Parenting Picky Eaters: Tactics that Work!

I want to push us all to think about the family as a culture, not just mom’s responsibility.  And I’m starting with food.  Sign up for my free seminar:

stainedglassmama copyParenting Picky Eaters: Tactics that Work

One of my kids is a sensory averse white bread lover, the other is a seeker who snacks on raw onions! If I can feed these two, I can help you feed yours, too.

May 28, 8pm EST; 5pm Pacific
Click here for more details and to sign up!

If you’ve been reading along, you know: I’m frustrated with how much moms are on the hook for cultural problems, starting with kids’ diets.  Obesity, diabetes, test scores, long-term health, even behavior is linked to what moms are feeding their kids.  And yeah, moms.

I’ve written before about the decline of the “typical American family.”  Statistically, there is no longer any one family structure that constitutes a third of American families; there is no typical category any more. And yet simultaneously, the barrier to healthy eating rests on women — studies show.  Somehow it seems that women can’t seem to get out of the kitchen.   Still!

If you have a picky eater, rent those kids a movie, pick up your favorite beverage, and join me as I share some of my best secrets to taking the stress off mealtimes.  You’ll get a free .pdf of three Edible Tools for Fussy Eaters immediately upon signup.

Let’s do this.  See you on the seminar!

 

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Moms’ self-care: yet another task?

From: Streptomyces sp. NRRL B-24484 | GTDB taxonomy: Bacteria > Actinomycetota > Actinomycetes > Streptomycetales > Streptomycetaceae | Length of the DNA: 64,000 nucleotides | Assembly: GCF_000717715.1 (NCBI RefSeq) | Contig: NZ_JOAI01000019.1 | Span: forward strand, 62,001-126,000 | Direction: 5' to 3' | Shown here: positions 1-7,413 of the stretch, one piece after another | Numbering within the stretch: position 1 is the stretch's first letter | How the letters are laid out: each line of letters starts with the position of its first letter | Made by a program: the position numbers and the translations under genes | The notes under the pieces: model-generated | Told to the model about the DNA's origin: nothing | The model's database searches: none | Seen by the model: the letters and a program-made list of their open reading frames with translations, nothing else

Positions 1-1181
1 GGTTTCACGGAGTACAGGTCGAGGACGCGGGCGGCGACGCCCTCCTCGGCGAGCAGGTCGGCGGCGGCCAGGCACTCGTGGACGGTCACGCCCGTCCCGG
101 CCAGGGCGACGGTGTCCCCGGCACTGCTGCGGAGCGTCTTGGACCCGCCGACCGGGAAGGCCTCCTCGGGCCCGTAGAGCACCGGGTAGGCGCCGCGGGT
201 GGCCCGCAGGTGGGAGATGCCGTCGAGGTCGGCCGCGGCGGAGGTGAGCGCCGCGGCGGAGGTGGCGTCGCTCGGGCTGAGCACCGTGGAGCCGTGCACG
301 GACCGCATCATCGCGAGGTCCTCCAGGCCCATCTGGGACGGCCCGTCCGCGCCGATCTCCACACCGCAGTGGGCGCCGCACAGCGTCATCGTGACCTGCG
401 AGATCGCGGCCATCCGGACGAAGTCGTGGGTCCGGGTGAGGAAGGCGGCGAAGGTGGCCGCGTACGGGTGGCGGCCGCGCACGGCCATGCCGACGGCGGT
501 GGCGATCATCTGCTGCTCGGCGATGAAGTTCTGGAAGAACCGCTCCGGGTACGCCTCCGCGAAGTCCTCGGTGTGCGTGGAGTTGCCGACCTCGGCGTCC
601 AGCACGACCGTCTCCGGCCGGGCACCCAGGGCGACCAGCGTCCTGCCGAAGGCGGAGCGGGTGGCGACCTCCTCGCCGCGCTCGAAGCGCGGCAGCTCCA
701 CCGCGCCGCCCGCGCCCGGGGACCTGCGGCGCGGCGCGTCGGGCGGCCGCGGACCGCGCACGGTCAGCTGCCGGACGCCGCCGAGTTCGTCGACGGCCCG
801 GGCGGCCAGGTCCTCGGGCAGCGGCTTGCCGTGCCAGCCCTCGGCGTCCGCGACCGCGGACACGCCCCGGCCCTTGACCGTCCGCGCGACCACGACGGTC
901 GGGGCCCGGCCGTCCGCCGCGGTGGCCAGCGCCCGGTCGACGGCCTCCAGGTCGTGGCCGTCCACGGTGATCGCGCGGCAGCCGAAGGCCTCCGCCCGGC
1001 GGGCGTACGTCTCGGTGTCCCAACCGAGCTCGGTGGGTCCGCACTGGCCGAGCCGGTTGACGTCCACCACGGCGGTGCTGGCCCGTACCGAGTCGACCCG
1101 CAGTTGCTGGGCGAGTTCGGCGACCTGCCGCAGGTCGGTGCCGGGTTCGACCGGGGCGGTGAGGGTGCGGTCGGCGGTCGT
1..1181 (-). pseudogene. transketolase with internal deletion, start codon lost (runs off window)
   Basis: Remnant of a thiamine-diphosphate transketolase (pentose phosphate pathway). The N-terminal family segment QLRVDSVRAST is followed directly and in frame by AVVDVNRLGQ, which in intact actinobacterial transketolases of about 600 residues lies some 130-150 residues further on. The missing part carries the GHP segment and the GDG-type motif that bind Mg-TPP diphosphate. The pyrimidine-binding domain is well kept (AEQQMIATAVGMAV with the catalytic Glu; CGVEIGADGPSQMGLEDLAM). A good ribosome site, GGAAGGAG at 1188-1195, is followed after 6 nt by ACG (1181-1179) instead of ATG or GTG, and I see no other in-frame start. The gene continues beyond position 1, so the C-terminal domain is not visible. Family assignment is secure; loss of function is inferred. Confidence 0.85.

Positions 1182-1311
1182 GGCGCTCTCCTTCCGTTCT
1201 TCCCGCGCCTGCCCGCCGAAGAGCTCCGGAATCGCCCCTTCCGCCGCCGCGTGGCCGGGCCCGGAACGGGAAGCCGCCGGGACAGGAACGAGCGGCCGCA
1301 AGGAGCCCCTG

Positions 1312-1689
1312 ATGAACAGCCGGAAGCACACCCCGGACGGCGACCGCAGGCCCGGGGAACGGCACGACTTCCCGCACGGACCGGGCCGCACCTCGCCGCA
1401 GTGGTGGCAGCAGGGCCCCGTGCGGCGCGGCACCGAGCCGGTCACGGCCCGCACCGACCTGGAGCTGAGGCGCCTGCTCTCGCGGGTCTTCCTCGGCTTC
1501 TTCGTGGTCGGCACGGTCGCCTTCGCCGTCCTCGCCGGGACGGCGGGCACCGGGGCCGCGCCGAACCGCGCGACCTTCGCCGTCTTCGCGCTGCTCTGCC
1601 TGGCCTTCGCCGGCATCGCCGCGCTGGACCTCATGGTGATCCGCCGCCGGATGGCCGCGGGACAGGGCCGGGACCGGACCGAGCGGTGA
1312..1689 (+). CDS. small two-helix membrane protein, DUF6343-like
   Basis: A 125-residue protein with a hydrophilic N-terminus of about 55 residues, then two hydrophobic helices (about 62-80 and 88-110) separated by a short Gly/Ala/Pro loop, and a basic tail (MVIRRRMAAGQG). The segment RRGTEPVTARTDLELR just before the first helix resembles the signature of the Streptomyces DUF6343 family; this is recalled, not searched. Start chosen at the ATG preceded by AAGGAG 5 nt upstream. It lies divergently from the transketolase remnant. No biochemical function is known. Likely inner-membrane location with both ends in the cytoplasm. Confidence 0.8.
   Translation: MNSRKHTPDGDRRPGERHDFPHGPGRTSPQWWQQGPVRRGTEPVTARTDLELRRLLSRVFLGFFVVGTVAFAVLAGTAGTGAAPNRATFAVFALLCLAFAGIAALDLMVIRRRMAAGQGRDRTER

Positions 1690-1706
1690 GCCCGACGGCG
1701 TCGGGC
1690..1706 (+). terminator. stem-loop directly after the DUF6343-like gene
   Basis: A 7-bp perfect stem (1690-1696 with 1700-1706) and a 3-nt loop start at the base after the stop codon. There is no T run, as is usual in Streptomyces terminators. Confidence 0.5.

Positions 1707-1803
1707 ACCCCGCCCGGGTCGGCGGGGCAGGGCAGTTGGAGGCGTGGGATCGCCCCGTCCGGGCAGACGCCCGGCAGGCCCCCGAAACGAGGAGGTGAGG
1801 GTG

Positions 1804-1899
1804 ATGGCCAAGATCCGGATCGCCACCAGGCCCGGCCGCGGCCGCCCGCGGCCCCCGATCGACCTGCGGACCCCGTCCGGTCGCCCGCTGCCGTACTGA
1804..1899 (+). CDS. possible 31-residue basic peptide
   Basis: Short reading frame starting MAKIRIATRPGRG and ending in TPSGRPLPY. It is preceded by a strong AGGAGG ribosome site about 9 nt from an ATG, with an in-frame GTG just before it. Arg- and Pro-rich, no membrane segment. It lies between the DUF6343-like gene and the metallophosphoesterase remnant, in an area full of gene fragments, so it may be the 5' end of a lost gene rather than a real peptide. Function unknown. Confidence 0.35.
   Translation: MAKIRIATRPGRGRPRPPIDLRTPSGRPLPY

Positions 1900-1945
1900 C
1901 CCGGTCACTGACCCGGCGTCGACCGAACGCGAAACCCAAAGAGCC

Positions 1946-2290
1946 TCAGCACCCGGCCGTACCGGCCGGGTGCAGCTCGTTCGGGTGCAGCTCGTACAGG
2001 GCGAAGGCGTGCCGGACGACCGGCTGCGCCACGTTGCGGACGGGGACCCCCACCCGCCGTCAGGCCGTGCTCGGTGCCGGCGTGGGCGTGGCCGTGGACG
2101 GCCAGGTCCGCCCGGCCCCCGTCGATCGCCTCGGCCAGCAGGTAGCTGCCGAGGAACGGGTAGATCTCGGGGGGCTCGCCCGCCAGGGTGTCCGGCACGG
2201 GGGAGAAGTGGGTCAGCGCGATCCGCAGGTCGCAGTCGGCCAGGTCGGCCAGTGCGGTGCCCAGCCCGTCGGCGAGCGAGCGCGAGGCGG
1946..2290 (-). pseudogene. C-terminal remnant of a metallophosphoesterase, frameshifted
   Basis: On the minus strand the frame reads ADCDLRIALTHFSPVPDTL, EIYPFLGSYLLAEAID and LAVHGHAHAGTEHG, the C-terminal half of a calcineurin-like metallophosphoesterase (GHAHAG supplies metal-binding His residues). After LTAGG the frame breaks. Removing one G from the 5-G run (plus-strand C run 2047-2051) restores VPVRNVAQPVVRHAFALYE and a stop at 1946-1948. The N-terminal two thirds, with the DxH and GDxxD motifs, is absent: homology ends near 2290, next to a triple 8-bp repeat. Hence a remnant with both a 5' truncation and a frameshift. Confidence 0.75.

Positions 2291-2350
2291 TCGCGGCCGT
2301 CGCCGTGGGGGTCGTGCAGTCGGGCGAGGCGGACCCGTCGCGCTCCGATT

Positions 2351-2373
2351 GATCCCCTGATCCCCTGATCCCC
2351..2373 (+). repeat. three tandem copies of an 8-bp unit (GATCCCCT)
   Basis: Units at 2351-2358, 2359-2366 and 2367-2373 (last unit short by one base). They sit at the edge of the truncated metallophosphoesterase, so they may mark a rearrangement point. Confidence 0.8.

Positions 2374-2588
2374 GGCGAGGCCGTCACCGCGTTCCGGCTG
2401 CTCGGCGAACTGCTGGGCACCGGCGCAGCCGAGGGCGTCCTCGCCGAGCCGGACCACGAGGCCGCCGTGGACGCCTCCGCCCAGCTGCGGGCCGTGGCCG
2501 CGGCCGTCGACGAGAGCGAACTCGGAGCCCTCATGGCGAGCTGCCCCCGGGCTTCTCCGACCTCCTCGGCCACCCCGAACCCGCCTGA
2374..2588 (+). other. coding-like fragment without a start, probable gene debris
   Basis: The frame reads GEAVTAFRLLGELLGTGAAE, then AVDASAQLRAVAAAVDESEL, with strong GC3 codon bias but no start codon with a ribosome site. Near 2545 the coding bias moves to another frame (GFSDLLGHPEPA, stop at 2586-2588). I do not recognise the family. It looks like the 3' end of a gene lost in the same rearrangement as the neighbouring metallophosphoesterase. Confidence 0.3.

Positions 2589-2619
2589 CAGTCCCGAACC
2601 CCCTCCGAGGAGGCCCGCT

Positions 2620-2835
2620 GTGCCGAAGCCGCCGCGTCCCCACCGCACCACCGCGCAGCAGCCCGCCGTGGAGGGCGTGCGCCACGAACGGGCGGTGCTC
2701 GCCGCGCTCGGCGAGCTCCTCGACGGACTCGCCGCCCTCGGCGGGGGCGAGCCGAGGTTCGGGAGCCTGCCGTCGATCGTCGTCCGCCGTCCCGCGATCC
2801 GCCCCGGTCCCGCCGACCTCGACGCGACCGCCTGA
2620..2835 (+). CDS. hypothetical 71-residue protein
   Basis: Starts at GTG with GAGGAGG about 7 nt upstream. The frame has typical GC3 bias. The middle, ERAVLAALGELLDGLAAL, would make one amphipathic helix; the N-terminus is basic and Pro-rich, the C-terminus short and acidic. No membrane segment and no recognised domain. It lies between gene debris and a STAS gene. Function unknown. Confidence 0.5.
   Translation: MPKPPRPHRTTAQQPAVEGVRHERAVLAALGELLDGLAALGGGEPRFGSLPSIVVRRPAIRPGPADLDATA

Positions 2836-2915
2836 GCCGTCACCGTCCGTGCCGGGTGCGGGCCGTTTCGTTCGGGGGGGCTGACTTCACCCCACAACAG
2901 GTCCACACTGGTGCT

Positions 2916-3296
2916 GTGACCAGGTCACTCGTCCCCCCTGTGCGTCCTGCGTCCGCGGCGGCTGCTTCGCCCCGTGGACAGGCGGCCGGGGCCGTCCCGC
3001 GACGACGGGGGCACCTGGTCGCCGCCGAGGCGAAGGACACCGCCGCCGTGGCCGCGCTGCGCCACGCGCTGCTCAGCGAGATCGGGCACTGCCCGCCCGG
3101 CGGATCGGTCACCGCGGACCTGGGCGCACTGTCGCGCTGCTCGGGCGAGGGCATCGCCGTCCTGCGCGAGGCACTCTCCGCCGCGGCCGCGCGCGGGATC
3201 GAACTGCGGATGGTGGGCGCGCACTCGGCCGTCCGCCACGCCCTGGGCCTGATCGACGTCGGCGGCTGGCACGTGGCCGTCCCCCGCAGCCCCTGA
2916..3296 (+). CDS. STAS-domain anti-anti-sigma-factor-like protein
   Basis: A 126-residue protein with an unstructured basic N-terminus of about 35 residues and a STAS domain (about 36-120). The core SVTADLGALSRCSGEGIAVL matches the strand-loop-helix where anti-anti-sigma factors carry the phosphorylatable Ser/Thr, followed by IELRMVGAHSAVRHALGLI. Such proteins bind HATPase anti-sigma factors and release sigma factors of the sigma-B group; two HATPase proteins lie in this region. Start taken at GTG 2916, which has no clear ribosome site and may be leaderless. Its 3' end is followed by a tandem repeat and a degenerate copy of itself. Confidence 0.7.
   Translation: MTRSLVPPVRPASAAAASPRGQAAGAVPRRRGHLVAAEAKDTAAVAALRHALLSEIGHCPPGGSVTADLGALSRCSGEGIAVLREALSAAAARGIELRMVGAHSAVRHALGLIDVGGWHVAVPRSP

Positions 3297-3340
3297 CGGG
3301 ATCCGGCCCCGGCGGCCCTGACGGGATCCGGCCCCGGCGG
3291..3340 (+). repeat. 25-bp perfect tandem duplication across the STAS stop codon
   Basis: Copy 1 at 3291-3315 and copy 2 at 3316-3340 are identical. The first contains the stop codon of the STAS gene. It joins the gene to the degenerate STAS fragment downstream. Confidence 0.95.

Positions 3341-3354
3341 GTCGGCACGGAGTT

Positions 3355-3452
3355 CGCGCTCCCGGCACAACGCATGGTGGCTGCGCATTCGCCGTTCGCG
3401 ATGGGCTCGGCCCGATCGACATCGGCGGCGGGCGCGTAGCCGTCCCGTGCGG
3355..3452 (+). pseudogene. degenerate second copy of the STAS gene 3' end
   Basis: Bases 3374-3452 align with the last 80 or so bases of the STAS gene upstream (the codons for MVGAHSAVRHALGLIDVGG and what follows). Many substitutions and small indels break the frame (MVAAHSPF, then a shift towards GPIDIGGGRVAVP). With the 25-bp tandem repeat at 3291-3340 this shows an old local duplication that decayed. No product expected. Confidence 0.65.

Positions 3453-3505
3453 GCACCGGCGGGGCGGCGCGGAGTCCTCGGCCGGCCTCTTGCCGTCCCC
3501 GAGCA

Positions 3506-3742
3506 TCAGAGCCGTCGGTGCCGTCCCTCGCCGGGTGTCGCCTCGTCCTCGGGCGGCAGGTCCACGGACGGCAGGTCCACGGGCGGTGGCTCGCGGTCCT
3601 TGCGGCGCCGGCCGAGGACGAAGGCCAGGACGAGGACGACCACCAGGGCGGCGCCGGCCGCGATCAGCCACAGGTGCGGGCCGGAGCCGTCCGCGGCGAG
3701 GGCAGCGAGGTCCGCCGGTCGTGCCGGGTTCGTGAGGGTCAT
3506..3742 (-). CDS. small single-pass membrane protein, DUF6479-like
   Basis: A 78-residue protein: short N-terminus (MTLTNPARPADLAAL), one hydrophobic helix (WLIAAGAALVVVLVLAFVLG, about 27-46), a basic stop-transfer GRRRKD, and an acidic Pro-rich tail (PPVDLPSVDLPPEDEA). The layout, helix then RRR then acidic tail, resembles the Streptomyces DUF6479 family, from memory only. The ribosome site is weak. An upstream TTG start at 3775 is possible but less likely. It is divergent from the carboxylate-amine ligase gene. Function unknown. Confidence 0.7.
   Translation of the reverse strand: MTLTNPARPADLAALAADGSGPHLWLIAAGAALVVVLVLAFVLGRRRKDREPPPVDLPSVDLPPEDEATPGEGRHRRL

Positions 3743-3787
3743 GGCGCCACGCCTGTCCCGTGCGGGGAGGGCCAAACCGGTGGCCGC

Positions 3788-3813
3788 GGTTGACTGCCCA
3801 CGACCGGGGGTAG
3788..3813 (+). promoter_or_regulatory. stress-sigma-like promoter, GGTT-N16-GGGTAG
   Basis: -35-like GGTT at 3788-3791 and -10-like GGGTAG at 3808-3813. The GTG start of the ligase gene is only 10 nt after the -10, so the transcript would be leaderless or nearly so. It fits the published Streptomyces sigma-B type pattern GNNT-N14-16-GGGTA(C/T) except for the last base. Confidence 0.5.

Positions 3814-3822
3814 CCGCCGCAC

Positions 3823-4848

bath tub at the ocean

Click this image to purchase it from Korpita.

I admit, I despair of those articles telling me all the things I must, should, or could be doing for myself.

Take 15 minutes, practice mindfulness, reach out to friends, take a bath.

self care is not selfish

Click this image to purchase it from Little Red Survivor Art.

They are all great ideas, they are not selfish or outlandish, and they sound so do-able.

But they’re not.

Not for me.

I am a little jittery already, and taking time to smell the roses just… makes me uncomfortable.

Those self-care ideas still feel selfish, even though I know they’re not.

Or they feel like tasks: things I need to remember, maintain, or organize.

And before I could take a bath, I’d have to clean the tub.  Boo.

But that doesn’t mean I haven’t learned some alternate self-care strategies!

self care

Click this image to purchase this lavender and eyemask pair from Cornlet (an all-time favorite shop).

I have, and they fall into three general categories: incorporate, schedule, outsource.

Incorporate nurturing things into your life.

After finishing a huge project I paid myself with luxurious flannel sheets, and every time I use them it is a treat for both eyes and skin.

Add a scent to your nighttime routine.

self care

Click this image to purchase this soap from Magnolia Essential.

Or a luxurious soap to your morning routine.

self care

Click this image to purchase it from Funnermother.

“Surround yourself with” sounds like an enormous task of planning and commitment to me.

Instead, find one image that you love.

It could be a place, a trip, a person, a color, a dream.

Something that you will see and smile.

Then, put it where you will see it.

Or plant a perennial — my lilac tree looks good, smells good, and throws some shade.

Done once, enjoyed daily.

Schedule the things that get you through the week.

If you are reading this, you probably know that I love Mondays because it’s moms’ night out.

self care

Click this image to purchase it from Pearls Digital Designs.

Every Monday, rain or shine.

And it must work, because our families respect it and make sure it happens.

Lunch, massage, a britcom, playing cards, a knitting or exercise class, a drink, or Wednesday evening gardening.

Schedule it once, enjoy it regularly.

Outsource what you can.

Start by getting your kids to do whatever age-appropriate chores they can.

self care

Click this image to purchase this kids’ safe knife from Atelier Saint Cerf.

Getting my kids to take out the garbage and recycling, and wipe and put away dishes, was far more gratifying and stress-reducing than I imagined.